Has there ever been a moment in music that has moved you close to tears, changed the way you think about music, or perhaps left you speechless with awe? Moments like these can happen at sporadic times, catching you unaware, rendering you unable to function for a brief few seconds.
Aural avalanches of beguiling noise, contorting classical piano, surrounded by a cylindrical wall of decaying ambience designed to drop your jaw – this is the work of Matthew Cooper, who goes under the moniker of Eluvium. Spanning a mere four tracks, Eluvium’s stop-gap EP When I Live by the Garden and the Sea is a perfect showcase of Cooper’s talents, blending ambience with classical, while alluding to the soundtrack-like textures of Stars Of The Lid.
On 'I Will Not Forget That I Have Forgotten’, Eluvium takes ambience as its starting point. But rather than taking the usual Brian Eno stance of creating mere background music, Cooper makes music that is an aberration to the norm. Intrinsically linked with the work of Eno (most notably on ‘All The Sails’) with hushed tones and succint washes of sound colour, but displaced by building soundscapes, the EP works best during its build-ups. The opening track quickly unravels itself, escalating until the sonic barrage of ambient noise reaches its other-worldly peak, succeeding in stimulating the senses, transporting you to another place – detaching you from any earthly distractions. On the refrain, the quieter soundscapes carry ethereal tendencies, but still draw parallels to the epic resonance that preceded it – soaring majestically, albeit 50 decibels quieter.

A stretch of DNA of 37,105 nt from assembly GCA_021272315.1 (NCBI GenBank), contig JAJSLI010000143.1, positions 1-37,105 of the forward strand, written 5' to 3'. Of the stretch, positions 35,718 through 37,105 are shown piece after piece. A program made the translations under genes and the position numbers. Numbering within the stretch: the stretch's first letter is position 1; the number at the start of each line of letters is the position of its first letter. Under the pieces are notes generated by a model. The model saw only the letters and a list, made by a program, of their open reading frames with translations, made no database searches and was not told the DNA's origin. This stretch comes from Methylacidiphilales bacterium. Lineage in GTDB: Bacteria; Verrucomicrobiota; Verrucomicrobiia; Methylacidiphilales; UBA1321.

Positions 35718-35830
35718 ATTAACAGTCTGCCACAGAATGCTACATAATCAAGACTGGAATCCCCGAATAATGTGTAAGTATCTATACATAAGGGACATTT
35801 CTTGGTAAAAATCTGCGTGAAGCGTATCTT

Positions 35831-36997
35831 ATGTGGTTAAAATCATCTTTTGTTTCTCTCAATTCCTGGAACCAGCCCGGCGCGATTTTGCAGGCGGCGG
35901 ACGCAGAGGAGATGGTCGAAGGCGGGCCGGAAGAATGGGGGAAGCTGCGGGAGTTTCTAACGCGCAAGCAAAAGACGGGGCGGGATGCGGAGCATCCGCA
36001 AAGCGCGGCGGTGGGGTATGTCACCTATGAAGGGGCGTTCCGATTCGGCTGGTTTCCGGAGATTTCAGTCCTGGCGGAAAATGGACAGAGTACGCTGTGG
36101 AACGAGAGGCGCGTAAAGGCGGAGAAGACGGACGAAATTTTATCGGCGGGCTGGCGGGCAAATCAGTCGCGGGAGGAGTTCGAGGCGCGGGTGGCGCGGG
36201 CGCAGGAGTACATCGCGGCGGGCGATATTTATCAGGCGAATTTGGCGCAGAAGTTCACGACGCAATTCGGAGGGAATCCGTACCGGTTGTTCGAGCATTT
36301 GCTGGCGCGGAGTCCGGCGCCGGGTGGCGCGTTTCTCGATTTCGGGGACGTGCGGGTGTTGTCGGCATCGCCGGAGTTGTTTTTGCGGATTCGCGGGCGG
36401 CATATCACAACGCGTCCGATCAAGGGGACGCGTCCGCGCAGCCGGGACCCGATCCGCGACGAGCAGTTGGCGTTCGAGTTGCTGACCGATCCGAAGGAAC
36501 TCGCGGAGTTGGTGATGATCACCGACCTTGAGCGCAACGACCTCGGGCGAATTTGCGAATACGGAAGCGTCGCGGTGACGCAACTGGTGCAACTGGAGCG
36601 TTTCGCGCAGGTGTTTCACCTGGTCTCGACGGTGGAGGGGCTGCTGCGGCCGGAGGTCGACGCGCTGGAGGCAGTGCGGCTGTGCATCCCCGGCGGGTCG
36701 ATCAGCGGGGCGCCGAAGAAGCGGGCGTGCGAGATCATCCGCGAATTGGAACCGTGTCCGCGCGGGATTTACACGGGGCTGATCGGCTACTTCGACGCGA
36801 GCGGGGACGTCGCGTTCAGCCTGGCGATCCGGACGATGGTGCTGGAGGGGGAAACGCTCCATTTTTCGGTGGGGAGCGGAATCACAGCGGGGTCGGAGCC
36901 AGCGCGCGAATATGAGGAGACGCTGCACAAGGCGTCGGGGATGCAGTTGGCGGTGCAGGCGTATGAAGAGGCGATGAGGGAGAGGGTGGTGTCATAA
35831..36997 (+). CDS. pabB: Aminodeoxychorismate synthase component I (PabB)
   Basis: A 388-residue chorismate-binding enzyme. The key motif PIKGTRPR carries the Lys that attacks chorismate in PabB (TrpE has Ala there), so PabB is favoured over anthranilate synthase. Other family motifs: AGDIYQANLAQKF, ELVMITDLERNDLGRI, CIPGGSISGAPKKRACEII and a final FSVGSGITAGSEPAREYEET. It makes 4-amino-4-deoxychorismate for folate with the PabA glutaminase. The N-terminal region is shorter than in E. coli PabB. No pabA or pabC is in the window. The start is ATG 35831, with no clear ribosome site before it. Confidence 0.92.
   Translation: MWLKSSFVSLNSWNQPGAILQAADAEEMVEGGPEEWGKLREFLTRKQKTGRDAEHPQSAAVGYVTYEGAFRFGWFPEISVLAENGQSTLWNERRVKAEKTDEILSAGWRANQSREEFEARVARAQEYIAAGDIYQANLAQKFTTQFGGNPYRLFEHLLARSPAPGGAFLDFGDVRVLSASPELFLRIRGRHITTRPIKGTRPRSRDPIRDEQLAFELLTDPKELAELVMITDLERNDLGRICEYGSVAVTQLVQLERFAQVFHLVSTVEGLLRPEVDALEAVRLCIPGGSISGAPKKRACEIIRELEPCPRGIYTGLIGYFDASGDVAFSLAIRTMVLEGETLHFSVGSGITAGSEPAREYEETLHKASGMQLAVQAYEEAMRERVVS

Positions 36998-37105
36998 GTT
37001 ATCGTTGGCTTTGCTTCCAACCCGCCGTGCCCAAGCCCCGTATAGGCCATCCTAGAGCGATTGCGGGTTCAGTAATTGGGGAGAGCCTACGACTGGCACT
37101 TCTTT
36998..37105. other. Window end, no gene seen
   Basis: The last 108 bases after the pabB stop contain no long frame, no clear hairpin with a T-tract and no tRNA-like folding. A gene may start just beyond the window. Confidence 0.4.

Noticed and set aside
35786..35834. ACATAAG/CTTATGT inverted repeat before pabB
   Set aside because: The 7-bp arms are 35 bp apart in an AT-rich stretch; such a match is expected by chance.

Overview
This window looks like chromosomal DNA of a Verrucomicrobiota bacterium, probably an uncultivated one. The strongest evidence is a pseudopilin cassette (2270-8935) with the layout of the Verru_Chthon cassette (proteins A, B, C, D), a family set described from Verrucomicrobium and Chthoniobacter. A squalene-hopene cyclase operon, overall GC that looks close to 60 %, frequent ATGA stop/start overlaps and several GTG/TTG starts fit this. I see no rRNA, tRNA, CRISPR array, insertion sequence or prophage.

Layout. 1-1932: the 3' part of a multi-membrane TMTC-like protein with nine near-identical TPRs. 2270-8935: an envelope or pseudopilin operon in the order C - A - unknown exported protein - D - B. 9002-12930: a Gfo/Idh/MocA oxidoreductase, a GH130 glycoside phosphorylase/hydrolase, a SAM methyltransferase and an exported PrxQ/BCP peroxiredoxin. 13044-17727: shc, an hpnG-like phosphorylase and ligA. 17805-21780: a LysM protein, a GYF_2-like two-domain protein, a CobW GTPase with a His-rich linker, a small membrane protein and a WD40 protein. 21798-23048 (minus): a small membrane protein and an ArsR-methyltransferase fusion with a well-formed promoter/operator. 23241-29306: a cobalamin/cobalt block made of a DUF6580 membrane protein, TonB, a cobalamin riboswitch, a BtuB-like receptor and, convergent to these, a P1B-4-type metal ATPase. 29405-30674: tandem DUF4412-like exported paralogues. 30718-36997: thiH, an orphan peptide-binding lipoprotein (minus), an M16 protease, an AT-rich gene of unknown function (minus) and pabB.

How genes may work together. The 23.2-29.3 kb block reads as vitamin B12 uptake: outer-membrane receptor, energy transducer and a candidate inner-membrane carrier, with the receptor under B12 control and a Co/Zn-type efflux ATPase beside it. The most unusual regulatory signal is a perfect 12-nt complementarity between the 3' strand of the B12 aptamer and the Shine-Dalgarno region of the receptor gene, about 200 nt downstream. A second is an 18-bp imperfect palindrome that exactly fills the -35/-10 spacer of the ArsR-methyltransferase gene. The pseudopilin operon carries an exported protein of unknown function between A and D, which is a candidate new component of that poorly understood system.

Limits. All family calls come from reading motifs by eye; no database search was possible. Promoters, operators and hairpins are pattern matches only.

After the sonic-grandeur of the EP’s opener, the three remaining tracks slowly drift off – restrained in its scope, but still heart-achingly beautiful. Replete with a soundtrack-like backing, the songs conjure up memories of The Dead Texan, whose ambient works evoke the same awe-inspired reaction as this EP.
Matthew Cooper’s ability to seamlessly merge colossal towers of noise with intangible ambient textures is something special, as is the quiet refrain from noise that permeates the sound of the rest of the EP. Each track is linked in its widescreen sound, as if it’s slowly unravelling a story – a story which starts which starts in manic possession, and ends in a settled retention. The story, though, never reveals its theme – despite sampling a deranged Tom Hanks from The ‘Burbs, the album never gives away its meaning, giving us no clues to if the record is more than just an outing in sonic experimentation.
Eluvium’s music is the stuff that moves you close to tears, changes the way you look at music, and leaves you momentarily speechless. This _is_ music that leaves you unable to function, even if it is for a mere few seconds.
9Ben Yates's Score